Session 1.6: Mobilizing and integrating knowledge for water quality
Clean water is vital for human health, farming and food, biodiversity, tourism and recreation. The improvement of water quality is a major challenge given the pressures on the system from human activities in combination with global developments such as climate change and growing food demands. This challenge
cannot be solved with a disciplinary focus; it requires an integrated approach. The available budgets and public awareness of water quality are in general much lower than for water security.
In the European context, the Water Framework Directive challenges member states to improve water quality. The progress towards the goals set for 2027 varies across countries. In many regions, intensified efforts will be required. To this end, the Netherlands has started a national initiative called ‘Delta-approach for Water Quality and Fresh Water’ in order to coordinate the efforts of various national and regional authorities, research organizations and stakeholders. The development and implementation of effective policies, regulations and measures requires a sound understanding of drivers, pressures, stressors and stressor
interactions that cause ecological water quality impairment. Therefor state-of-the-art knowledge must be made accessible and usable for policy makers and water managers and new knowledge and practical tools for application have to be developed, Knowledge on water quality is present at several institutes in the Netherlands, but it is insufficiently integrated and accessible. Therefore, the Dutch research institutes Deltares, KWR, WUR-WER, RIVM (aligned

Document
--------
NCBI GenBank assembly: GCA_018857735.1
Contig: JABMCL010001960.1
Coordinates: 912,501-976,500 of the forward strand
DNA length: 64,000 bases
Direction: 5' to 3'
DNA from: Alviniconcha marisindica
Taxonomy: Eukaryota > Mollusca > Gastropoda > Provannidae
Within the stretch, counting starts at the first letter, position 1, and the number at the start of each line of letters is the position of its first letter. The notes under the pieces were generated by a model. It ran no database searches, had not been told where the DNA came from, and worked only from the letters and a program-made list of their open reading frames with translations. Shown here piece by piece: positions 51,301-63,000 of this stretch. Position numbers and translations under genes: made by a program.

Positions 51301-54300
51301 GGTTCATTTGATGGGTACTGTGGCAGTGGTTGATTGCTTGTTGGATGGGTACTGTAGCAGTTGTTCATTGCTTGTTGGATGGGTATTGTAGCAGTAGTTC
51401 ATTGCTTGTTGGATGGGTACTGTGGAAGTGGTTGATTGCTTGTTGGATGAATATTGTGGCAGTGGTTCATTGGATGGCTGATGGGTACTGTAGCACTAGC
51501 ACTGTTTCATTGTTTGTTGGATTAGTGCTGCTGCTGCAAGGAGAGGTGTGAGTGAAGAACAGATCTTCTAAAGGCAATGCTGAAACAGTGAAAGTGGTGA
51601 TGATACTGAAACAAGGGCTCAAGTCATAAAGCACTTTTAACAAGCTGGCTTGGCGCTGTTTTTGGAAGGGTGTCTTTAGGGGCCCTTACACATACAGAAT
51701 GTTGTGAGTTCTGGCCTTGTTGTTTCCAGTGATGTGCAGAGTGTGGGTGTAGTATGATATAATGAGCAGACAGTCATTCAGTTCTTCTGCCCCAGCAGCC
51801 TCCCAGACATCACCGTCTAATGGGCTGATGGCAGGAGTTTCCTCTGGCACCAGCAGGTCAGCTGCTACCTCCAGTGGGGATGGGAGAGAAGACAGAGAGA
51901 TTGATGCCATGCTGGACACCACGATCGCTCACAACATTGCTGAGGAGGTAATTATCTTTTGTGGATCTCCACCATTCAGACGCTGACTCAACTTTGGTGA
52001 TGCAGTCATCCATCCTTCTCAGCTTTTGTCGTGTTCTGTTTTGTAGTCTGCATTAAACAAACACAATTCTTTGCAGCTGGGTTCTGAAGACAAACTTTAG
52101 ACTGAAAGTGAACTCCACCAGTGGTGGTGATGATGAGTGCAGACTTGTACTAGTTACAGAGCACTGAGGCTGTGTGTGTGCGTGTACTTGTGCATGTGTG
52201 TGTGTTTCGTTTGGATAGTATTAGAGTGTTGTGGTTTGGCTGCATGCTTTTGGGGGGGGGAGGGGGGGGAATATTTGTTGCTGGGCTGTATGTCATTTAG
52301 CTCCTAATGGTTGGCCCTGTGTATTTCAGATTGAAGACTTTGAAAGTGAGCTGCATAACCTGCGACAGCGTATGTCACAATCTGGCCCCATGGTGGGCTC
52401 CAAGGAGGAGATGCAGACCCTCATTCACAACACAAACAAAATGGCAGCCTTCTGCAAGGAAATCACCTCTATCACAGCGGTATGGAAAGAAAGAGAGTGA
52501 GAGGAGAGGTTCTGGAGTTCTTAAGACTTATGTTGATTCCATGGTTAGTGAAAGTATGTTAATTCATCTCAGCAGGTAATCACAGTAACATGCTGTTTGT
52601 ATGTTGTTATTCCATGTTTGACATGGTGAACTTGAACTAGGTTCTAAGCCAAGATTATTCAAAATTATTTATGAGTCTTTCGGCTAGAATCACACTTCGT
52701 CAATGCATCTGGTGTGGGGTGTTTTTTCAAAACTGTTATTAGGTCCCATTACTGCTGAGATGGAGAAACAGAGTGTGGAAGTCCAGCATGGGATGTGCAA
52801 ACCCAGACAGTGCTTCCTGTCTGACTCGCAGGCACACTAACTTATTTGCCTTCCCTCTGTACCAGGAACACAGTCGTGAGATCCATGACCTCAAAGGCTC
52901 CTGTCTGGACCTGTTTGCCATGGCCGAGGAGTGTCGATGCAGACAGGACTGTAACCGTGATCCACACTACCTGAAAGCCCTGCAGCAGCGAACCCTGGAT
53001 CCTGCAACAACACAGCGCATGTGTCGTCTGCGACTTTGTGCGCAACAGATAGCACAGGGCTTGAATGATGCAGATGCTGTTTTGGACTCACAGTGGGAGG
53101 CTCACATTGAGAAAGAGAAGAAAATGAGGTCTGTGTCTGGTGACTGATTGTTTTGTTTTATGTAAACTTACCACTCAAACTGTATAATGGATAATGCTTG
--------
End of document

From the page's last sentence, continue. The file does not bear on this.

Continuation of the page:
with PBL, STOWA, WVL) decided to strengthen their collaboration, for chemically clean and ecologically healthy water. This collaboration has been ratified in the Knowledge Impulse for Water Quaility (KIWQ). The institutes work closely with regional and national authorities, private companies, stakeholders and citizens.
On the international level, EU funding stimulates knowledge exchange and research collaboration, for example by Horizon 2020 projects and EIP focus groups. However given geographical and socio-economic factors, countries and regions within countries deal with different governance, environmental issues and
research questions. For these reasons, tailored research to understand the stressors and initiate effective en feasible measures, a common knowledge base, capacity building and knowledge integration on national and regional levels seems crucial for improving water quality.
While another session (initiated by Leo Posthuma) will highlight some of the topics that we are working on in the KIWQ, the current session will focus in particular on the way knowledge integration is organized in this program.
Questions to discuss in this special session:
– How to integrate knowledge across different organizations, regions and sectors?
– How to organize the production and integration of knowledge in such a way that it generates optimal impact?